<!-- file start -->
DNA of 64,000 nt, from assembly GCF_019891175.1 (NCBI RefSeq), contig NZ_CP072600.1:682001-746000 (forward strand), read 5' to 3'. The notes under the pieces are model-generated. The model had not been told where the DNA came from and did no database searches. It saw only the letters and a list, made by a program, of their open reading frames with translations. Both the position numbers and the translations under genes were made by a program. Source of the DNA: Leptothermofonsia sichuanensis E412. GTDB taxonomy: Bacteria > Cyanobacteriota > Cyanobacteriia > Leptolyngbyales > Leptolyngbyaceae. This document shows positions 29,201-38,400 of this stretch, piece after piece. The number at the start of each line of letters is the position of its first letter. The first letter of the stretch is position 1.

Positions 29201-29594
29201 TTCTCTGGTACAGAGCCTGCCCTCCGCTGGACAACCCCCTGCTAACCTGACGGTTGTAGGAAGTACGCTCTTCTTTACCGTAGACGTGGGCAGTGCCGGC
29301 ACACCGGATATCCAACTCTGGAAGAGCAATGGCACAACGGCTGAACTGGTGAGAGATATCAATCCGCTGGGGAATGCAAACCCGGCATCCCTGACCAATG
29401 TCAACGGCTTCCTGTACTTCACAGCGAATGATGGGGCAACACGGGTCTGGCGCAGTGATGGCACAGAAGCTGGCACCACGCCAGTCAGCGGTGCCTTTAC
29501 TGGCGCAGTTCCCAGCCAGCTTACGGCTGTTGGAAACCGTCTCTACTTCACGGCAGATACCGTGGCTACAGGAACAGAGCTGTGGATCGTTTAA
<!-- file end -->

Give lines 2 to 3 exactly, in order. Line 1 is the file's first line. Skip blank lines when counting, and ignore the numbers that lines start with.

Positions 29201-29594
29201 TTCTCTGGTACAGAGCCTGCCCTCCGCTGGACAACCCCCTGCTAACCTGACGGTTGTAGGAAGTACGCTCTTCTTTACCGTAGACGTGGGCAGTGCCGGC